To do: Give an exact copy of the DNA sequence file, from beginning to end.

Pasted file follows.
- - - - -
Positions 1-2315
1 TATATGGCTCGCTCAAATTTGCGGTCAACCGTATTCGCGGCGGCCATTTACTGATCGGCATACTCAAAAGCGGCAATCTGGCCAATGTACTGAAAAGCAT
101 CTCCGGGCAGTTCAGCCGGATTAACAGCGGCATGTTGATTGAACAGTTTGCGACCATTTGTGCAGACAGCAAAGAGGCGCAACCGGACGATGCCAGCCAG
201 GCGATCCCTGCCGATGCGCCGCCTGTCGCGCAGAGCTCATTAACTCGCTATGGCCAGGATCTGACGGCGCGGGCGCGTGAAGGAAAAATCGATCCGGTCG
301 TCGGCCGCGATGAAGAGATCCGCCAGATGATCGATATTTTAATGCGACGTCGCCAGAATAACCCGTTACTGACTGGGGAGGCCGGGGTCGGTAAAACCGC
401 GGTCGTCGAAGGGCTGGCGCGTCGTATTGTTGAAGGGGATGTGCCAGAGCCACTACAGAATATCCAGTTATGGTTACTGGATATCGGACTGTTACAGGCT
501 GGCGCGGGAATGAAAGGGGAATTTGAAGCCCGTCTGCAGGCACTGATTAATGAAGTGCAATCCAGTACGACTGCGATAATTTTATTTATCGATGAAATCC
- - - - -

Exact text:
Positions 1-2315
1 TATATGGCTCGCTCAAATTTGCGGTCAACCGTATTCGCGGCGGCCATTTACTGATCGGCATACTCAAAAGCGGCAATCTGGCCAATGTACTGAAAAGCAT
101 CTCCGGGCAGTTCAGCCGGATTAACAGCGGCATGTTGATTGAACAGTTTGCGACCATTTGTGCAGACAGCAAAGAGGCGCAACCGGACGATGCCAGCCAG
201 GCGATCCCTGCCGATGCGCCGCCTGTCGCGCAGAGCTCATTAACTCGCTATGGCCAGGATCTGACGGCGCGGGCGCGTGAAGGAAAAATCGATCCGGTCG
301 TCGGCCGCGATGAAGAGATCCGCCAGATGATCGATATTTTAATGCGACGTCGCCAGAATAACCCGTTACTGACTGGGGAGGCCGGGGTCGGTAAAACCGC
401 GGTCGTCGAAGGGCTGGCGCGTCGTATTGTTGAAGGGGATGTGCCAGAGCCACTACAGAATATCCAGTTATGGTTACTGGATATCGGACTGTTACAGGCT
501 GGCGCGGGAATGAAAGGGGAATTTGAAGCCCGTCTGCAGGCACTGATTAATGAAGTGCAATCCAGTACGACTGCGATAATTTTATTTATCGATGAAATCC